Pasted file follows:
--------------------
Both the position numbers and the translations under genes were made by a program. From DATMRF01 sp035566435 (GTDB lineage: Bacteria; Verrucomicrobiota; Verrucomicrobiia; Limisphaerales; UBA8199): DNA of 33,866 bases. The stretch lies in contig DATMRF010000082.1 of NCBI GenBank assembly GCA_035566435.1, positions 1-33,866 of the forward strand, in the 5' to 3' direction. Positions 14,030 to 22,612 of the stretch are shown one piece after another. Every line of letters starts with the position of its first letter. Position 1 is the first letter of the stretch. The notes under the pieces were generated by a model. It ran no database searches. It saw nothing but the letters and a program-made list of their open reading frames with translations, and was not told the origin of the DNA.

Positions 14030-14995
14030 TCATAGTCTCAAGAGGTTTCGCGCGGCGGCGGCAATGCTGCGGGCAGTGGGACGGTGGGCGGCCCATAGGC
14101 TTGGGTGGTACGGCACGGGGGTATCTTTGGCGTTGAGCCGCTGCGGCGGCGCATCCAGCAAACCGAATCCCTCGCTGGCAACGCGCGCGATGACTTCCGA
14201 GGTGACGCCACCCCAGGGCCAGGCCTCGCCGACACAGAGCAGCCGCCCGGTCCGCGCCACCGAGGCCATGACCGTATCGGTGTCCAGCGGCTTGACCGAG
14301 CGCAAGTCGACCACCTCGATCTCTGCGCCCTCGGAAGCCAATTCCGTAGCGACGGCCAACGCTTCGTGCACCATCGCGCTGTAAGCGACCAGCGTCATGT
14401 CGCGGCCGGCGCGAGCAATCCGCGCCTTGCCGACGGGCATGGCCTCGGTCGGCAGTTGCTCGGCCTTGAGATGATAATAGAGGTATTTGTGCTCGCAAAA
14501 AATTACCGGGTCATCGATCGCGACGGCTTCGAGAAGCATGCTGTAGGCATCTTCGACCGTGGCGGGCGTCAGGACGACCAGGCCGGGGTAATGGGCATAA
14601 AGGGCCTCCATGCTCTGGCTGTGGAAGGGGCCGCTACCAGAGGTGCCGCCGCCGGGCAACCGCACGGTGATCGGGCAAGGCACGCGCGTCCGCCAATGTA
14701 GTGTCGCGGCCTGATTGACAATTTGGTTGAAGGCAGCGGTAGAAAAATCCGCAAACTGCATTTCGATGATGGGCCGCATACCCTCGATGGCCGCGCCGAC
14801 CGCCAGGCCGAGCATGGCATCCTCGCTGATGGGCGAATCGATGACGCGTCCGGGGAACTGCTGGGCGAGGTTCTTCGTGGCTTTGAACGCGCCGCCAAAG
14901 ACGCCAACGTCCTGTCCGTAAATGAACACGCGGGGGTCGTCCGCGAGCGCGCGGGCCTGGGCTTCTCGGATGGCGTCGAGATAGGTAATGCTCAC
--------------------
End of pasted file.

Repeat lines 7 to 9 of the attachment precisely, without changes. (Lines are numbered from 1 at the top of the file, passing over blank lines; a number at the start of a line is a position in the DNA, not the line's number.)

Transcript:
14401 CGCGGCCGGCGCGAGCAATCCGCGCCTTGCCGACGGGCATGGCCTCGGTCGGCAGTTGCTCGGCCTTGAGATGATAATAGAGGTATTTGTGCTCGCAAAA
14501 AATTACCGGGTCATCGATCGCGACGGCTTCGAGAAGCATGCTGTAGGCATCTTCGACCGTGGCGGGCGTCAGGACGACCAGGCCGGGGTAATGGGCATAA
14601 AGGGCCTCCATGCTCTGGCTGTGGAAGGGGCCGCTACCAGAGGTGCCGCCGCCGGGCAACCGCACGGTGATCGGGCAAGGCACGCGCGTCCGCCAATGTA